Hopefully it stays that way, in the process of my own documentation, I’ve managed to damage my camera on multiple occasions and have it stolen, have you damaged/lost any of your gear in the process of documenting?

I've come close to having my gear stolen, but nothing important lost or damaged yet.

Touch wood. 

Are you working on anything at the moment?

I'm in the middle of kitting out my missions van, for going further afield around NZ.

That sounds great, maybe I can meet you along to way somewhere, I’ll hook up the BurgerFuel.

The modified van sounds like a future gig, but what about the present, what’s an average day for you?

My 9-5 marketing job pays the bills, and I walk to work past the train yard, keeping an eye out for activity. Instagram takes up a solid hour per day, and I spend a bunch more time on my laptop editing photos or video.

Wow, you really make the most of your days, admirable. Instagram is embedded into my life now, it’s hard to imagine how I occupied my time before it came along. 

You’re someone that is currently on my inspiration feed, What artists are currently doing it for you?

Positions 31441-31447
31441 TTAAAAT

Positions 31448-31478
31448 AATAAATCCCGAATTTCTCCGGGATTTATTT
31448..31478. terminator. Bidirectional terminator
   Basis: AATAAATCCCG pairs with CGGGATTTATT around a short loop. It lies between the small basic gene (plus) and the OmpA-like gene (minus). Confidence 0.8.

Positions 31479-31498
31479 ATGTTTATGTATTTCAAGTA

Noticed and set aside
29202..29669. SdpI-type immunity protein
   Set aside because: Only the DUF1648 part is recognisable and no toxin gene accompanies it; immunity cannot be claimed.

@floriankrause69 does some amazing work with drone light painting that I'd like to try some time. @p1xels does some wicked work too. I'm also looking forward to checking out the TMD exhibition at the Dowse in July.

P1xels has been taking some amazing shots for a long time, she also sits on my inspiration feed. The TMD show is definitely worth it, I’d love to hear your thoughts after your visit. 

I know a lot of creatives become inspired after travelling, before COVID 19 was a thing, were you able to get many stamps in your passport or are you hoping to head abroad at some point?

Japan, Raro and Aussie. I've definitely got plans for more travel once the borders relax again.